The most relevant sections of Part 91 would be 91.3 and 91.13:

14 CFR 91.3 (FAR 91.3) says:

§91.3 Responsibility and authority of the pilot in command.
(a) The pilot in command of an aircraft is directly responsible for, and is the final authority as to, the operation of that aircraft.
. . . .

and 14 CFR 91.13 (FAR 91.13) says:

§91.13 Careless or reckless operation.
(a) Aircraft operations for the purpose of air navigation.
No person may operate an aircraft in a careless or reckless manner so as to endanger the life or property of another.

(b) Aircraft operations other than for the purpose of air navigation.
No person may operate an aircraft, other than for the purpose of air navigation, on any part of the surface of an airport used by aircraft for air commerce (including areas used by those aircraft for receiving or discharging persons or cargo), in a careless or reckless manner so as to endanger the life or property of another.

So basically it's perfectly legal for a pilot to fly with their arms crossed and their feet flat on the floor, even without an autopilot, as long as the pilot in command remains able to exercise operational control of the aircraft as required to ensure the flight remains safe and legal, and as long as they are not acting in a "careless or reckless manner" (like letting their altitude wander all over the place while sitting with their arms crossed).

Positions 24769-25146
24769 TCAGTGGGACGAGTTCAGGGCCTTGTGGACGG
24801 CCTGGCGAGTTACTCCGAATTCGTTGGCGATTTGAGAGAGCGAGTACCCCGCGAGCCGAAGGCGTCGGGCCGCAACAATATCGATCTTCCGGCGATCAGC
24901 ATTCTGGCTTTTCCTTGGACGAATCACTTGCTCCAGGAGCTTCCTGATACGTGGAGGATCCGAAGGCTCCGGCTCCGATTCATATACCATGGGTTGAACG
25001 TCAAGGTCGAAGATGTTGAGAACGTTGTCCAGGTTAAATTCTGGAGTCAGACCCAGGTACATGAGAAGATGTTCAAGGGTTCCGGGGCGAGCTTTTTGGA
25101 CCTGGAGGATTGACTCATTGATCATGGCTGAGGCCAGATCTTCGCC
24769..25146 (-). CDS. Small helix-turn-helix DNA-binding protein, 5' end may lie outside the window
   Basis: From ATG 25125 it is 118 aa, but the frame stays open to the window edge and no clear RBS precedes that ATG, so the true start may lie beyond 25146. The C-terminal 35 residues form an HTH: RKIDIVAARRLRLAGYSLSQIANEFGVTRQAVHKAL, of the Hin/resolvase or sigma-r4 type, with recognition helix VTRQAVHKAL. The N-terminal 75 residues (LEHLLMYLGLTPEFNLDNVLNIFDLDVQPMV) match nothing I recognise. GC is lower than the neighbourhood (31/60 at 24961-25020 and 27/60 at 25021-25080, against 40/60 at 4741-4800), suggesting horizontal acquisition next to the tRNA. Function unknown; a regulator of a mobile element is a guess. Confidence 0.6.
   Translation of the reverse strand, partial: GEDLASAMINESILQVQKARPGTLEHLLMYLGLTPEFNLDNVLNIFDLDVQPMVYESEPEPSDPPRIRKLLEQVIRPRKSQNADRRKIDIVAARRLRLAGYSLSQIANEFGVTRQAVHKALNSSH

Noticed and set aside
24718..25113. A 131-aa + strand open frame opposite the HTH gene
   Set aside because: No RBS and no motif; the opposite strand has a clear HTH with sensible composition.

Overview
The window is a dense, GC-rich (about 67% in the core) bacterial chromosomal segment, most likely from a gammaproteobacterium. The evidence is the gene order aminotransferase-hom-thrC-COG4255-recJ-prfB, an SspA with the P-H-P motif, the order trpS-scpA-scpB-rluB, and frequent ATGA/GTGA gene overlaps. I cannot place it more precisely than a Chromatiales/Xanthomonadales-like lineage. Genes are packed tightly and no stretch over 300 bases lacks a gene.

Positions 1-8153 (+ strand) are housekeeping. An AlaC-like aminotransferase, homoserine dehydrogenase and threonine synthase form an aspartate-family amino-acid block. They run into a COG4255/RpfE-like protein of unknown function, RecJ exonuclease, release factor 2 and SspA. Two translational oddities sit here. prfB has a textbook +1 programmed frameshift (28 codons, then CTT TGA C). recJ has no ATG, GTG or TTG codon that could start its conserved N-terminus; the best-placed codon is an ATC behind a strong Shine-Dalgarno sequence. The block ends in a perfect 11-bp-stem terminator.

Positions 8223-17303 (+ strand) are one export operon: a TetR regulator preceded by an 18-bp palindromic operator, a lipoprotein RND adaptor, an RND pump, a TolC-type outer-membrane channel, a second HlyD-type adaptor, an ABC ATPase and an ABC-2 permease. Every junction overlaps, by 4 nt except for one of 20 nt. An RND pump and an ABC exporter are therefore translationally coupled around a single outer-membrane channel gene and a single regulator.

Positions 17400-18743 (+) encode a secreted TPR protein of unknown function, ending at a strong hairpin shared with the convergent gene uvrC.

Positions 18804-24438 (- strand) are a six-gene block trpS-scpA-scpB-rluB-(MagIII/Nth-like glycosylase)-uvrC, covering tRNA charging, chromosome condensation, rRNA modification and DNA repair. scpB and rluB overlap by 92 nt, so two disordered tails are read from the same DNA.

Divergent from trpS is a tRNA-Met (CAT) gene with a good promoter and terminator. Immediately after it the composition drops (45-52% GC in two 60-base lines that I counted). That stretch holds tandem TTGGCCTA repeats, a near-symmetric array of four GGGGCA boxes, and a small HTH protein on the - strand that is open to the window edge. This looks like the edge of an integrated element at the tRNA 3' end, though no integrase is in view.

No. What is required by FAA is that one of the two pilots (the captain or first officer) must be the "pilot flying", and this pilot has primary responsibility for maintaining control of the aircraft at the time. The other pilot, the "pilot not flying", may assist the pilot flying by performing secondary tasks such as communication or navigation, or he/she may use the lav, have a snack/drink, read (the FAA does not prohibit reading materials not directly related to the job, but some companies do), do puzzles (ditto), etc.